Why plant resilience matters: unlocking productivity opportunities

Emma Botfield

Emma Botfield, UK and Ireland Managing Director, RS Components discusses why resilience matters more than ever and how plant sits at the heart of a resilient operation.

 As the world slowly emerges from the seismic impact of the global pandemic, many engineering companies are instigating plans and undertaking efforts to ensure a strong recovery.

This does, of course, raise questions about how prepared any organisation was in the first place, when it comes to withstanding the unique pressures of an unprecedented event such as the Covid-19 outbreak, that has touched all parts of the globe.

It, without doubt, highlights the critical importance of business resilience.

Rebounding from the past year’s events is an immediate priority.  But the fact that, if we transform manufacturing resilience over the long-term, we could add £26bn of much-needed productivity value to the UK economy, emphasises the importance of making the right strategic investment decisions to safeguard company resilience and drive future growth. This figure was revealed in The Resilience Index, our independent research that examined 20 years’ worth of data, and it’s certainly a significant revelation.

But what role does plant resilience play in helping industry grasp this productivity opportunity?

The findings of The Resilience Index tell us that by focussing on five investment areas, senior engineers can go a long way to building improved resilience that will support business security, enhance growth, and deliver commercial opportunity.

The five golden investment rules are:

  1. Anticipate Shocks – from cyber-attacks to changing trends in customer behaviour, using thorough research and analysis.
  2. Resist Disruptions – build resistance to disruptions for example, through flood or cyber defences, or relationships with trade unions.
  3. Absorb Shocks – this could be through establishing multiple production lines or facilities or adapting product lines or finding substitutes.
  4. Invest in Recovery – in the broadest sense, not just IT – such as insurance policies, systems and a culture that enables remote working and other measures to get back to capacity.
  5. Innovate for the Future – innovation requires an outward looking, agile company culture – just the kind of attitude that helps to progress the previous four resilience-building investment areas. Investing in transformation, including innovation and R&D is not just about making reactive incremental adaptions, but the proactive creation of new systems, products and, business models to ensure a business continues to be relevant. This type of transformation involves an element of target disruption to grow the business.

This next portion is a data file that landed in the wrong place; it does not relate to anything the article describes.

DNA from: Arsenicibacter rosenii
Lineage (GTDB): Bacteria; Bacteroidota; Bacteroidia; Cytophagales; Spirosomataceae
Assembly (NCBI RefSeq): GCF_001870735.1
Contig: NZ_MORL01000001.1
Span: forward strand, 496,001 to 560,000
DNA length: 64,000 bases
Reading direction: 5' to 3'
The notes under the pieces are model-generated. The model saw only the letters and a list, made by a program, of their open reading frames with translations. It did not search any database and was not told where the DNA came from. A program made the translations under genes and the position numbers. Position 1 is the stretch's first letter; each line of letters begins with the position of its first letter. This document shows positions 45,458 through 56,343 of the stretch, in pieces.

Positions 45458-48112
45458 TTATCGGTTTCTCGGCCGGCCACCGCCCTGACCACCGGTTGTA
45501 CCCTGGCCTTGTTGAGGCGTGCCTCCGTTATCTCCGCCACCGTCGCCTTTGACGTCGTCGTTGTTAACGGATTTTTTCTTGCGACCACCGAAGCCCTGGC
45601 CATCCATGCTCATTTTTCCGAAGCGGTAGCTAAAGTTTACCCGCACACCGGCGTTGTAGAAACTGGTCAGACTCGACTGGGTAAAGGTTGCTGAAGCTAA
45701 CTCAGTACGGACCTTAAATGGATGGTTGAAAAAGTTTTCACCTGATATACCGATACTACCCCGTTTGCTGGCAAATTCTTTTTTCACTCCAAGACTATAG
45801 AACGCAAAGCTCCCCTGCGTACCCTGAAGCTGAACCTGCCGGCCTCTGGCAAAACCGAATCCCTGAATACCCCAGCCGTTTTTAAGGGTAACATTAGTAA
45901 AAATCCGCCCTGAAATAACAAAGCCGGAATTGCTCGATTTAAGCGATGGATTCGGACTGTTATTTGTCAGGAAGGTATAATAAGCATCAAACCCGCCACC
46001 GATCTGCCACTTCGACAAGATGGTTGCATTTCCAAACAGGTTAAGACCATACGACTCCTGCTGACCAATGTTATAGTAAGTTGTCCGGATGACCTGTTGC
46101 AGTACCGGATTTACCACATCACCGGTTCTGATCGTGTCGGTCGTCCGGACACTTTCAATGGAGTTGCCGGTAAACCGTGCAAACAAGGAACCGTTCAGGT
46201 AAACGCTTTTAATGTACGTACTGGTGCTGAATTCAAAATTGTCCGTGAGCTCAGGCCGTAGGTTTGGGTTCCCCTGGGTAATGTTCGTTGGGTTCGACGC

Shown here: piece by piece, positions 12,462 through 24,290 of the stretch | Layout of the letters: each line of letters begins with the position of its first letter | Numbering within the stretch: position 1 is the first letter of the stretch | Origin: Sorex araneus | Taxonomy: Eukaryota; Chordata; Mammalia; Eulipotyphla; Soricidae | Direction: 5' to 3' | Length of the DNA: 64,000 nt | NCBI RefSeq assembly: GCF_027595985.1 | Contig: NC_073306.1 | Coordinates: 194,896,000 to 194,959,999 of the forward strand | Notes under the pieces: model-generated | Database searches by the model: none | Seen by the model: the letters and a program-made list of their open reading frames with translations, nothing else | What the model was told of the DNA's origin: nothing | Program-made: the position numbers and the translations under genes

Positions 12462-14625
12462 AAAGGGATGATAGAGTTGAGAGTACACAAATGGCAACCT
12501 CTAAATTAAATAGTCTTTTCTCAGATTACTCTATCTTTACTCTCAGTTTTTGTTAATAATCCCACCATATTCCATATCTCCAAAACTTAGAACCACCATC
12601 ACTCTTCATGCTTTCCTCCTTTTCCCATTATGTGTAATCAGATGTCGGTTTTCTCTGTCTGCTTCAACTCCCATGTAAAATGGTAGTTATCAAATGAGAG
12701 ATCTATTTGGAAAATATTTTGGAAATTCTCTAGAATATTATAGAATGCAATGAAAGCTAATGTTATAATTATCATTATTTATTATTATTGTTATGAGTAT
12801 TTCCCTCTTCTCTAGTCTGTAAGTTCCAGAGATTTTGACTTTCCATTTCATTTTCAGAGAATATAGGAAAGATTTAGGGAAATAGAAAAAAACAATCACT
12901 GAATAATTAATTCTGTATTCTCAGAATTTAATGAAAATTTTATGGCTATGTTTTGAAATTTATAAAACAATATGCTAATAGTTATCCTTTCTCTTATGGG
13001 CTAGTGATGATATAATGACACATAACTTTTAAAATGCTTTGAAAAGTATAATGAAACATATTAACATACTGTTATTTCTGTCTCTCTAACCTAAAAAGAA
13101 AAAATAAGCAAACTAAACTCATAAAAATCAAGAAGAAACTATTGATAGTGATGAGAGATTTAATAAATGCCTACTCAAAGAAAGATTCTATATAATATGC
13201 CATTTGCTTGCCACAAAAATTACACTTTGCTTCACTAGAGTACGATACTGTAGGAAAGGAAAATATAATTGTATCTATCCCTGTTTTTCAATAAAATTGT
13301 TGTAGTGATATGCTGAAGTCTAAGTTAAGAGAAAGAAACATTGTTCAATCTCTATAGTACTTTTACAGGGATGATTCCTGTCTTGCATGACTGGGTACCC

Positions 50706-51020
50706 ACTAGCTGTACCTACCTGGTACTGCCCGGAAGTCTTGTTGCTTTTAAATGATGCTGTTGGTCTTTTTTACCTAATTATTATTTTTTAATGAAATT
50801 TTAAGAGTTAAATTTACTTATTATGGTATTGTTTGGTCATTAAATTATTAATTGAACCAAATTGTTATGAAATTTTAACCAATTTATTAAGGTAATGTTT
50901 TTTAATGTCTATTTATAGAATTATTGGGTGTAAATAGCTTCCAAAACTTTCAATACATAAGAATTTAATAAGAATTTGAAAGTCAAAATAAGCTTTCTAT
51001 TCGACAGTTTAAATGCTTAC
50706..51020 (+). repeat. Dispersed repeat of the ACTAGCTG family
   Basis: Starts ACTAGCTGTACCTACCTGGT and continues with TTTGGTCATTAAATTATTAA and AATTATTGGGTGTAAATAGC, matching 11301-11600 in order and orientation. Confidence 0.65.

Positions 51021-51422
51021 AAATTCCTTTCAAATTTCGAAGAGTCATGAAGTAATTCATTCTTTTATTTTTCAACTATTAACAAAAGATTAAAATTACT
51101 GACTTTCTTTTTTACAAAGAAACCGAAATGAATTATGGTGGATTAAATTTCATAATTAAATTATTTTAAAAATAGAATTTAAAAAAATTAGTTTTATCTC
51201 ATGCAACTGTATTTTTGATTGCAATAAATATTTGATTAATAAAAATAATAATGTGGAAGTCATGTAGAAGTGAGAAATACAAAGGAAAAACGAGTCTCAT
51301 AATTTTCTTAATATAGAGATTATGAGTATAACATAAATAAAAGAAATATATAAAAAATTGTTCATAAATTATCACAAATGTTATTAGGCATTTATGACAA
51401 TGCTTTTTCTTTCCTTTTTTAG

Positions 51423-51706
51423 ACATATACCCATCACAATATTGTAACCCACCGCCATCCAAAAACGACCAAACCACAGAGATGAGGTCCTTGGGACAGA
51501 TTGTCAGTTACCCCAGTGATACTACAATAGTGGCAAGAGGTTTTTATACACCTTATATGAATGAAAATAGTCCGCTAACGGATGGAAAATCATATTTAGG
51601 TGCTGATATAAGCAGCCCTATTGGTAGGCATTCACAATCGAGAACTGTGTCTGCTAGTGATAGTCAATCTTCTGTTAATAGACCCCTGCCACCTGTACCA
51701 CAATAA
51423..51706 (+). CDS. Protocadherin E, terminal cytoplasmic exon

For senior engineers, these five areas help identify and inform where they need to invest to enhance their plant resilience. When combined with the creation of several scenarios of likely events through to extreme possibilities, and the support of ongoing inward investment to renew ageing assets, they can provide a roadmap to ensure long-term plant resilience, which should ultimately help unlock productivity gains.

Building supply chain resilience: panel session report

From RS’ perspective, we’re focused on helping senior engineers build that plant resilience by playing a strategic role in supply chains.  By offering bespoke services and solutions specifically aimed at helping across plant, from inventory and procurement to maintenance and design solutions, we work with senior engineers every day to help take on the challenges of building a resilient plant.

For the UK to unlock the £26bn opportunity available, it’s imperative we all work together across the supply chain to help build the nation’s plant resilience and ultimately, succeed together for the long-term.